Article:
Re: [KIF] Re: SUO: tuples
On Sun, Jul 07, 2002 at 04:50:34PM -0700, Robert E. Kent wrote:
> > In fact, the only way I can think of to get some such approach with
> > sequences to work is to allow only unary predicates in one's
> > language and to force domains to consist of nothing but sequences of
> > objects.
> What would be the limitations or problems with this approach?
Well, now that I think of it, I'm just not sure how it would work, as
there seem to be conflicting requirements. John wants to incorporate an
object language theory of sequences. But a theory of sequences requires
a binary predicate for concatentation, at least. But then it doesn't
seem like we can do everything with just unary predicates. I dunno,
maybe I'm just confused, but I really don't see how it's supposed to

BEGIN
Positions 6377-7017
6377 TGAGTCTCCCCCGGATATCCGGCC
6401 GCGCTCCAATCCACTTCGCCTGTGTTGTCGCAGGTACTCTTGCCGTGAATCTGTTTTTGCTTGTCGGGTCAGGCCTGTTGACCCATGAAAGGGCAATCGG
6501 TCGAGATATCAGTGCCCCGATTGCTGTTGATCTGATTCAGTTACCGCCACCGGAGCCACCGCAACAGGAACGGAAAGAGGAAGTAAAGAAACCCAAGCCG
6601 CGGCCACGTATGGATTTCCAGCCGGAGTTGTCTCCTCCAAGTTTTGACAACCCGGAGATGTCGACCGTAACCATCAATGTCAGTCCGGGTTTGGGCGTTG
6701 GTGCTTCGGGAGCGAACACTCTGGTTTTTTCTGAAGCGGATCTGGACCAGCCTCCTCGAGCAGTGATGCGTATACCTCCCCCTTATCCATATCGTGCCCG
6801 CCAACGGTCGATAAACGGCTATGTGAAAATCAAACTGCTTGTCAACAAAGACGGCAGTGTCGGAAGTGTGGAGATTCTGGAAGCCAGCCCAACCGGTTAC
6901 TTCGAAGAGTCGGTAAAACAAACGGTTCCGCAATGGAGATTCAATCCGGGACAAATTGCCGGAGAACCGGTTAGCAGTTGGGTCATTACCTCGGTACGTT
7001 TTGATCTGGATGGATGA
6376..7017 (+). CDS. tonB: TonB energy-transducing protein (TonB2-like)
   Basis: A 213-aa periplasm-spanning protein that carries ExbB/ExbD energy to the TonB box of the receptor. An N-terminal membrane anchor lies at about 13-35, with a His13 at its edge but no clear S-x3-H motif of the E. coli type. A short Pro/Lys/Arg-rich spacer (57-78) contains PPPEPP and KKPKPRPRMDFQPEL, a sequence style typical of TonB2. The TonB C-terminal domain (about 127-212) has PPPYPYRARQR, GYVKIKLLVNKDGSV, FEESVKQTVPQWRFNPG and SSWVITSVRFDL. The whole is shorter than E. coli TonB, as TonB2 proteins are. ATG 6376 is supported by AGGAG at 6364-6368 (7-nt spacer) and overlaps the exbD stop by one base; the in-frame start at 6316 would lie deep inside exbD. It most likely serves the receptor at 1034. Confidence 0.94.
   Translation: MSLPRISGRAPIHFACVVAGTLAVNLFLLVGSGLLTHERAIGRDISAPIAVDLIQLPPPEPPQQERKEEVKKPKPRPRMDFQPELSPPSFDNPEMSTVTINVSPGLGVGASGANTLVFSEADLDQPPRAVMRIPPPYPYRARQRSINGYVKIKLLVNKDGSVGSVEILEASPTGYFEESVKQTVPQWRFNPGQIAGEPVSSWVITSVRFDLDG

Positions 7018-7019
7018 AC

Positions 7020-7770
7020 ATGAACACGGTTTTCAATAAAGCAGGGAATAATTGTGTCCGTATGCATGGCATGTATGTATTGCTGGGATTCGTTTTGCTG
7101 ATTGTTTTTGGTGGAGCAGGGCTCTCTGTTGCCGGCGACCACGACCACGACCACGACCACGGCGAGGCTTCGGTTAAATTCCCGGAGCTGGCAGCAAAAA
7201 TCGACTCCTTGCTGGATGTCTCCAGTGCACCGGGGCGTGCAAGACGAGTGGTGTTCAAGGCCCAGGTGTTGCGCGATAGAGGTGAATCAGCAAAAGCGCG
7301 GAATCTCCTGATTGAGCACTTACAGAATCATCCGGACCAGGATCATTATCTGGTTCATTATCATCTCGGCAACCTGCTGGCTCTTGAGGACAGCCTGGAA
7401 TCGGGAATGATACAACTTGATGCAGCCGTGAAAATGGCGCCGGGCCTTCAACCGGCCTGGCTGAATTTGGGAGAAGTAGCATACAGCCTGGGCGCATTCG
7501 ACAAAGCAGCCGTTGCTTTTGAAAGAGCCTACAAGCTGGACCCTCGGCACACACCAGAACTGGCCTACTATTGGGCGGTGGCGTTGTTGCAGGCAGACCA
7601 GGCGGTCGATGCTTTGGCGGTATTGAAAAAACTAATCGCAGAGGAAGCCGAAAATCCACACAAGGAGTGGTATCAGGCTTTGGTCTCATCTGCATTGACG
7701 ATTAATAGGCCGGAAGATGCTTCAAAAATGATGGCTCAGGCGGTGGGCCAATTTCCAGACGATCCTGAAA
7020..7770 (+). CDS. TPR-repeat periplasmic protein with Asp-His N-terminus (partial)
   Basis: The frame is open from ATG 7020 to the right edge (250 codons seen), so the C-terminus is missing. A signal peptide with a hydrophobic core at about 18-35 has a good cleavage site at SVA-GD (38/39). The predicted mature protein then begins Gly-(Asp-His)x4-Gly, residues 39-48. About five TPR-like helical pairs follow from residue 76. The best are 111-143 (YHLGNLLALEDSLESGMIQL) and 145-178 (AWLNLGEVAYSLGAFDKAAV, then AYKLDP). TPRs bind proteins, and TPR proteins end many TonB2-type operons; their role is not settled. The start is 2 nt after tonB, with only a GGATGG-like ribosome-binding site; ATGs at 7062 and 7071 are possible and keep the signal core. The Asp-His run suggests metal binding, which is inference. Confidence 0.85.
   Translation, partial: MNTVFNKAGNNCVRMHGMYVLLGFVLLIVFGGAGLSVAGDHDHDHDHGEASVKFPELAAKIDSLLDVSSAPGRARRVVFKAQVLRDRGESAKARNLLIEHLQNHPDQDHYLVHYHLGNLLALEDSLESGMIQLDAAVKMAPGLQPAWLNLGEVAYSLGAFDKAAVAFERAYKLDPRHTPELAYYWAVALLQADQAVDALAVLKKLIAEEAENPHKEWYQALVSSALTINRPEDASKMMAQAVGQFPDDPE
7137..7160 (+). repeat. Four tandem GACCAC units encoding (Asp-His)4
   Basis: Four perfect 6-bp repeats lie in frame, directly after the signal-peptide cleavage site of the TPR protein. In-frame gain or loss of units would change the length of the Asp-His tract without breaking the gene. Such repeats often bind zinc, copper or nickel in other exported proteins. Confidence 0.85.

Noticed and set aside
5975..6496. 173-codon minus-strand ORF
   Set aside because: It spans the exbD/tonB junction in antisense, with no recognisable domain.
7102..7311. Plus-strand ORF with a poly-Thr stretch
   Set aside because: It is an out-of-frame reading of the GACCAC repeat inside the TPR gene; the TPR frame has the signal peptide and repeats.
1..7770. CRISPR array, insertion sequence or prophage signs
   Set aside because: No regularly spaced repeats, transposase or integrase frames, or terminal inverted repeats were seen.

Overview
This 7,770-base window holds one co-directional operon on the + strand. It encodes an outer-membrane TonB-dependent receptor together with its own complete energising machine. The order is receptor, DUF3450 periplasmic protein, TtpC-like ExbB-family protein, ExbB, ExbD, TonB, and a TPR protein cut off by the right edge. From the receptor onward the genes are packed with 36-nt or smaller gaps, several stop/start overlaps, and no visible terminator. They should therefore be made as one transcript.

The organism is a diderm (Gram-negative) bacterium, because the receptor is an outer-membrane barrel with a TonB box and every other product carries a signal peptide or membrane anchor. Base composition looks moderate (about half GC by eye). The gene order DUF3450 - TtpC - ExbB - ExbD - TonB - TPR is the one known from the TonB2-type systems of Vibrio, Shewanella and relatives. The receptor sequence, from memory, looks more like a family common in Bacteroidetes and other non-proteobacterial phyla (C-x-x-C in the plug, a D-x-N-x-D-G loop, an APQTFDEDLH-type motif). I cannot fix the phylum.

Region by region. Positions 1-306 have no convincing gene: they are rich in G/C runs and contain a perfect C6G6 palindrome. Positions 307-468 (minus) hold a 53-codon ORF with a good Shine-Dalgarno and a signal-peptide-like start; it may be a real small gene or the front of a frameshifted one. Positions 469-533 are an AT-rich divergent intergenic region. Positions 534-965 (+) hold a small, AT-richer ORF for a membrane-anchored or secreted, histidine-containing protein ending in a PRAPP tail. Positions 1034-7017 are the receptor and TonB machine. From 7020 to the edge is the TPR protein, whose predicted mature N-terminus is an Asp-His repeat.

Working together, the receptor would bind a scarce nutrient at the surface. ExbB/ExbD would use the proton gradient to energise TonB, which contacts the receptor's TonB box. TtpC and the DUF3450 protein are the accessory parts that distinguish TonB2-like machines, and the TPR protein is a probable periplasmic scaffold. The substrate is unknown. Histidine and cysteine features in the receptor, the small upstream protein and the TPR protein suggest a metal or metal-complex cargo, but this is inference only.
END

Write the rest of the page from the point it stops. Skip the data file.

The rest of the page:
work. But even if it can, I just don't see any warrant for such a
radical departure from the conventional semantics of FOL. Granted, in
that semantics, there's a *sense* in which all relations are unary
properties that are true of n-tuples, but that's just a metatheoretic
representation of the idea of a relation holding among individuals.
Those n-tuples are not themselves things in the domain of
> I ask that because there may be a connection between this approach and
> that of the IFF-MT, where
> 1. we identify sequences with tuples, and
> 2. we identify the unary predicates above with the classification
> relation between tuples (relation instances) and relation types (R s)
> iff s |= R
> 3. relations have a fixed arity (where the arity is a
> sequence of entity types; i.e. we have sorts)
> 4. domains that consist
> of sequences of objects are Cartesian products of component domains
> (actually, the IFF-MT relaxes this a bit).
OK. But does this mean you actually quantify over sequences? Or is it
just a nice abstract packaging of the usual semantics of FOL?